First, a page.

A pacifist, Deguchi was an advocate of non-violent resistance and universal disarmament. He was noted to have said, "Armament and war are the means by which the landlords and capitalists make their profit, while the poor suffer." It is intriguing that a man of this nature could become so close to a martial artist such as Ueshiba. However, it did not take long for Deguchi to realize that Ueshiba's purpose on earth was " to teach the real meaning of Budo: an end to all fighting and contention."
The study of Omoto-kyo and his association with Onisaburo profoundly affected Ueshiba's life. He once stated that while Sokaku Takeda opened his eyes to the essence of Budo, his enlightenment came from his Omoto-kyo experiences. During his early 40s (around 1925), Ueshiba had several spiritual experiences which so impressed him that his life and his training were forever changed. He realized the true purpose of Budo was love that cherishes and nourishes all beings.
For the next year, many people sought Ueshiba's teaching, among them Tomiki Kenji (who went on to make his own style of Aikido) and the famous Admiral Takeshita. In 1927, Deguchi Onisaburo encouraged Ueshiba to separate from Omoto-kyo and being his own way. This he did and moved to Tokyo. Ueshiba's following had grown to the point that he was moved to build a formal dojo in the Ushigome district of the city (the present site of the Aikido World Headquarters). While the dojo was being constructed, many high-ranking instructors of other arts, such and Kano Jigoro, came to visit. They were so impressed that they would dispatch their own students to study under Ueshiba.
In 1931, the "Kobukan" was finished. A "Budo Enhancement Society" was founded in 1932 with Ueshiba as Chief Instructor. It was about this time that students such as Shioda Gozo, Shirata Rinjiro and others joined the dojo. Up to the outbreak of World War II, Ueshiba was extremely busy teaching at the Kobukan, as well as holding special classes for the major military and police academies. For the next 10 years, Ueshiba became more and more famous and many stories began to appear in writing. His only son, Kisshomaru, being the "bookworm" that he was, did much of the writing and documenting of the evens of his life.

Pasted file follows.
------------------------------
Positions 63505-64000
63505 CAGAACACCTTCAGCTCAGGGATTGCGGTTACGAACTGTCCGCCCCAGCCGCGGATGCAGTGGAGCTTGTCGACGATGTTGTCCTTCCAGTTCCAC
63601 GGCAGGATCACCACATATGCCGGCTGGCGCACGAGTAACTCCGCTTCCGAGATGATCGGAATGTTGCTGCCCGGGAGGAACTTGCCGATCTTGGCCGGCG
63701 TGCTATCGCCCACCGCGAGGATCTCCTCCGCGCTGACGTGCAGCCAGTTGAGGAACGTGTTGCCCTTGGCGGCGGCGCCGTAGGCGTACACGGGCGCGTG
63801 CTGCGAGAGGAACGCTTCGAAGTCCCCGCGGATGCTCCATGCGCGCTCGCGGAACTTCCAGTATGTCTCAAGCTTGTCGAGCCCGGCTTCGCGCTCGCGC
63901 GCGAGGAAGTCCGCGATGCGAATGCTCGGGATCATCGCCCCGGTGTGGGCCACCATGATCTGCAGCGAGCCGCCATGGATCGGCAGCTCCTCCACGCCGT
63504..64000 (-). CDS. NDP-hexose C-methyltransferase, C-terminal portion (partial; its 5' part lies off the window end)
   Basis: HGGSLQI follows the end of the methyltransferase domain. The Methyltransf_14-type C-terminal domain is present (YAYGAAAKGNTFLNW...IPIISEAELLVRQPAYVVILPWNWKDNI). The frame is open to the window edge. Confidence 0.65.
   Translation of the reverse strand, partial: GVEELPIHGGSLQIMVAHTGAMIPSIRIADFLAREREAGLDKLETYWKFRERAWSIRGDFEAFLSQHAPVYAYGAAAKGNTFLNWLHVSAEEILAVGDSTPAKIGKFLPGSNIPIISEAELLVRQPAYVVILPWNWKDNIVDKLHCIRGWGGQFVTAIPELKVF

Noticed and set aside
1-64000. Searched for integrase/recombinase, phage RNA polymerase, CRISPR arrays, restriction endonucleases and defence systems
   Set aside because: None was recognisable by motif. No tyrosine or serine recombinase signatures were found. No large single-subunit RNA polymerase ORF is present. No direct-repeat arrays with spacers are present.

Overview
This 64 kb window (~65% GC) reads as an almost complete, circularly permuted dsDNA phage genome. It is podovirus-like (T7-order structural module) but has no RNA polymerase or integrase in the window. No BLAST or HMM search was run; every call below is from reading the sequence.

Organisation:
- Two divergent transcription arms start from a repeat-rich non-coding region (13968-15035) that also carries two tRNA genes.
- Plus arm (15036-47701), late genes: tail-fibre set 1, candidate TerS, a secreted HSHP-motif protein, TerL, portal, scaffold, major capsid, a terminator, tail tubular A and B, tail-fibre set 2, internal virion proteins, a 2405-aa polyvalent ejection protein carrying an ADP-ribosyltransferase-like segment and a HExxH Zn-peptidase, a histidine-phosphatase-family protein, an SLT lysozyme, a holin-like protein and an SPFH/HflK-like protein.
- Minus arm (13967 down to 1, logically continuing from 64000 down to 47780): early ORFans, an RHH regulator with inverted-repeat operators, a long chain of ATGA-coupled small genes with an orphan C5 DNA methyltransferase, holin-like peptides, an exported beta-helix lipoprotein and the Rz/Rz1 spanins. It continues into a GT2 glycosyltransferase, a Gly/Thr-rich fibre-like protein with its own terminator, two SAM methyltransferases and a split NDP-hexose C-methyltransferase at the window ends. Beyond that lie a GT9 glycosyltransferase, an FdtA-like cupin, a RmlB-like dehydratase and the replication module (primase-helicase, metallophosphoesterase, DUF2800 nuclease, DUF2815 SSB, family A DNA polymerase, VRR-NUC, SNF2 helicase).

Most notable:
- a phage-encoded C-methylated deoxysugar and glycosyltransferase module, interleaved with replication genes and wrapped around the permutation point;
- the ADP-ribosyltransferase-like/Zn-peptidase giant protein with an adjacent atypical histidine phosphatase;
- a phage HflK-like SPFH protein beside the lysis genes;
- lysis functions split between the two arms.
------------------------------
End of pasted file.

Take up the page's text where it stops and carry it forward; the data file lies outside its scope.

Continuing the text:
In 1942, supposedly because of a divine command, he longed to return to the farmlands. He had often said that "Budo and farming are one. " The war had emptied the Kobukan, and he was tired of city life. Leaving the Kobukan in the hands of his son Kisshomaru, he moved to the Ibaraki Prefecture and the village of Iwama. Here he build an outdoor dojo and the now famous Aiki Shrine.
Iwama is considered by many to be the birth place of modern-day Aikido, "the Way of Harmony." Prior to this move, his system had been called Aikijutsu, then Aiki-Budo, still primarily a martial art rather than a spiritual path. From 1942 (when the name Aikido was first formally used) to 1952, Ueshiba consolidated the techniques and perfected the religious philosophy of Aikido.
After the war, Aikido grew rapidly at the Kobukan (now called Hombu Dojo) under the direction of Kisshomaru Ueshiba. Morihei Ueshiba had become famous as "O Sensei" or "The Grand Teacher," the Master of Aikido. He had also received many decorations from the Japanese government. Right up to the end of his life, O Sensei refined and improved his "Way", never losing his dedication for hard training.
In early Spring 1969, O Sensei fell ill and told his son Kisshomaru that "God is calling me...." He was returned to his home at his request to be near his dojo. On April 15th, his condition became critical. As his students made their last calls, he gave his final instructions. "Aikido is for the entired world. Train not for selfish reasons, but for all people everywhere."
Early on the morning of April 26th, 1969, the 86-year-old O Sensei took his son's hand, smiled and said, "Take care of things" and died. Two months later, Hatsu, his wife of 67 years, followed him. O Sensei's ashes were buried in the family temple in Tanabe. Every year a memorial service is held on April 29th at the Aiki Shrine in Iwama.
True victory does not come from defeating an enemy, true victory comes from giving love and changing an enemies heart.
As soon as you concern yourself with the "good" and "bad" of your fellows, you create an opening in your heart for maliciousness to enter. Testing, competing with, and criticizing others weakens and defeats you.
When you bow deeply to the universe, it bows back; when you call out the name of God, it echoes inside you.
To injure an opponent is to injure yourself. To control aggression without inflicting injury is the Art of Peace.
In the art of peace, a single cut of the sword summons up the wondrous powers of the universe. That one sword links the past, present, and future; it absorbs the universe. Time and space disappear. All of creation, from the distant past to the present moment, lives in the sword. All human existence flourishes right here in the sword you hold in your hands. You are now prepared for anything that may arise.
The Art of Peace begins with you. Work on yourself and your appointed task in the Art of Peace. Everyone has a spirit that can be refined, a body that can be trained in some manner, a suitable path to follow. You are here for no other purpose than to realize your inner divinity and manifest your inner enlightenment. Foster peace in your own life and then apply the Art to all that you encounter. One does not need buildings, money, power, or status to practice the Art of Peace. Heaven is right where you are standing, and that is the place to train.
Aiki is not a technique to fight with or defeat an enemy. It is the way to reconcile the world and make human beings one family.
Your spirit is the true shield.
Thanks to René Ochiai for calligraphy 'Do'' - The way!!!